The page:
Life, division, and it’s all done with mirrors

A passionate 4th grade writer speaks out in Life And How We Waste It:
“We all want the fancy new iPhone 4S. But we are wasting our time with these things. We are getting locked in a technological prison. We need to enjoy the beauty of life and quit wasting our time texting and playing Angry Birds. Seeing the beauty of nature and slowing down. Getting away from the hustle and bustle of life in the fast lane. Get out into a forest and smell fresh pine. The citizens of the world should stop worrying about the newest product by Apple and realize the beauty of life. We need to stop wasting life sitting around tap-tap tapping away. We need to turn off the TV, take a break from the Ipad, and feel the world. Watch the fish swim, rain fall, and deer run. We need to see the beauty of the world. We need to get outside. We, the citizens of the world, need to see the beauty of the Earth as it is. Getting a glimpse of the world without technology- fresh air, sunshine, deer, and plants. This is the beauty of nature. Come enjoy it with me!”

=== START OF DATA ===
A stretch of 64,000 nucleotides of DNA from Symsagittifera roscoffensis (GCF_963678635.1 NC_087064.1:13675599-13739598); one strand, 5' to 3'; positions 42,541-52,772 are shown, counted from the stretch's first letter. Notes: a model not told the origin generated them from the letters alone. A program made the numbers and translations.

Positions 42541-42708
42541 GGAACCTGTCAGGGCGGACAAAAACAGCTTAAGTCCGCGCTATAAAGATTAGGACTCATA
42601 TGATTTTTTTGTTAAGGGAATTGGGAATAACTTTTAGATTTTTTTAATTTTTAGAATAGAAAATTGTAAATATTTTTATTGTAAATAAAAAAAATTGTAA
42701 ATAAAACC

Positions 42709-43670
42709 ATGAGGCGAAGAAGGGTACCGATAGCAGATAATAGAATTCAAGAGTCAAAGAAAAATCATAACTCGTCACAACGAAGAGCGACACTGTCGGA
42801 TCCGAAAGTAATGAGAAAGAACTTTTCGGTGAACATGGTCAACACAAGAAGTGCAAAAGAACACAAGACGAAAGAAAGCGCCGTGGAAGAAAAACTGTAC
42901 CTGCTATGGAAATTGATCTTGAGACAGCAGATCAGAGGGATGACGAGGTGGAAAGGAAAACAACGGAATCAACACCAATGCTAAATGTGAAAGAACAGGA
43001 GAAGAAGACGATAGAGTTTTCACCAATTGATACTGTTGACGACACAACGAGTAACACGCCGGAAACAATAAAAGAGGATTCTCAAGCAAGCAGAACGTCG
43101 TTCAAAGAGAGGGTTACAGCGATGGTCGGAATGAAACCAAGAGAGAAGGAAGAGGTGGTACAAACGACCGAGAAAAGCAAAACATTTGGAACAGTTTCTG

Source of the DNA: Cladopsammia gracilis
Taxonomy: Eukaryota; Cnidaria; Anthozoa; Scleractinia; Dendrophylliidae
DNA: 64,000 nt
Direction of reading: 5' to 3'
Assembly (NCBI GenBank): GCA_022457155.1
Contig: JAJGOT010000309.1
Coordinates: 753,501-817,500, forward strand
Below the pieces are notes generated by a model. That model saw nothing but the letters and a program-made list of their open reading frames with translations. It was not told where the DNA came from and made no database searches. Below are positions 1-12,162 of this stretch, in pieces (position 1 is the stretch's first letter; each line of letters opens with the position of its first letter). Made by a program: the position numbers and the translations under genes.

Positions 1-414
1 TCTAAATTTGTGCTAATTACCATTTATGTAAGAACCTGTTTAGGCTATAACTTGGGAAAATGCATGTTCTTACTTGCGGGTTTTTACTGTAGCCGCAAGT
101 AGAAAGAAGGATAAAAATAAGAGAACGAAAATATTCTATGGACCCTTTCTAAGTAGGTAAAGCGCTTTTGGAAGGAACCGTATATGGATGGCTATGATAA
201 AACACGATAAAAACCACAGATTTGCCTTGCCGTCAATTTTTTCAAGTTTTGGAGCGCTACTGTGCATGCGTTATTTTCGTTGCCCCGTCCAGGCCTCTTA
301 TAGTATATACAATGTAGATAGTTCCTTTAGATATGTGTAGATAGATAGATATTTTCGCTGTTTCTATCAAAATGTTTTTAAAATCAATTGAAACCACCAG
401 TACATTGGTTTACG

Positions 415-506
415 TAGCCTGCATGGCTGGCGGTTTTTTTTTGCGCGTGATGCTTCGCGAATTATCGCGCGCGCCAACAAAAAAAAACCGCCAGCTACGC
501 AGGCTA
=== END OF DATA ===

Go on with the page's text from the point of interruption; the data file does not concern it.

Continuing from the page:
This week in 4/5 Science we saw how mirrors are commercially made, and we created our own periscopes. The students also attempted to take three mirrors, (one with “eye” stickers on it, one with a nose sticker on it, and one with a curve of mouth stickers), and line them up so they could see a complete face reflected in one of the mirrors. Next week we will be working with two mirrors that are connected with a hinge.

4/5 Math students continue to explore division, and we had the chance this week to discuss strategies for dividing three-digit numbers (ex. 231 ÷ 3 = ?).  Some students are more comfortable than others with doing this on their own, but we all have begun to understand ways to solve this equation. We practiced some simpler multiplication and division skills with puzzles and mazes. Soon, each student will be able to take some time to work with and learn the Montessori math manipulatives that are used in both the Primary and Pre-primary, and then use them to illustrate their division.

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